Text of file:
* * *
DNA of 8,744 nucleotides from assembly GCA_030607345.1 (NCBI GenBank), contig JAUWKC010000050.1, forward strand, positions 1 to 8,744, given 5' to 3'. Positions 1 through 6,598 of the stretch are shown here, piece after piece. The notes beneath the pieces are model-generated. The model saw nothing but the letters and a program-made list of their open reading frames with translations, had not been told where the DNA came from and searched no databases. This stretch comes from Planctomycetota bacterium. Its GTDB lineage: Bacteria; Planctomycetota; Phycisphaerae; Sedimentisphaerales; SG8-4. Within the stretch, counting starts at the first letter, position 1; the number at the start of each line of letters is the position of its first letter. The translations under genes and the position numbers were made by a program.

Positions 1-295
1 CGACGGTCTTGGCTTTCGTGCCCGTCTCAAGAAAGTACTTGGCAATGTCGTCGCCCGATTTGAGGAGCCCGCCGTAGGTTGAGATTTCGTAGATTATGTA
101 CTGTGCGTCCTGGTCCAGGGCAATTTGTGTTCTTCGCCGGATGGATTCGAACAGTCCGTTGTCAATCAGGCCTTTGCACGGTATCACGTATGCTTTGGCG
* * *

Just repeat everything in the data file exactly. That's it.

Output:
DNA of 8,744 nucleotides from assembly GCA_030607345.1 (NCBI GenBank), contig JAUWKC010000050.1, forward strand, positions 1 to 8,744, given 5' to 3'. Positions 1 through 6,598 of the stretch are shown here, piece after piece. The notes beneath the pieces are model-generated. The model saw nothing but the letters and a program-made list of their open reading frames with translations, had not been told where the DNA came from and searched no databases. This stretch comes from Planctomycetota bacterium. Its GTDB lineage: Bacteria; Planctomycetota; Phycisphaerae; Sedimentisphaerales; SG8-4. Within the stretch, counting starts at the first letter, position 1; the number at the start of each line of letters is the position of its first letter. The translations under genes and the position numbers were made by a program.

Positions 1-295
1 CGACGGTCTTGGCTTTCGTGCCCGTCTCAAGAAAGTACTTGGCAATGTCGTCGCCCGATTTGAGGAGCCCGCCGTAGGTTGAGATTTCGTAGATTATGTA
101 CTGTGCGTCCTGGTCCAGGGCAATTTGTGTTCTTCGCCGGATGGATTCGAACAGTCCGTTGTCAATCAGGCCTTTGCACGGTATCACGTATGCTTTGGCG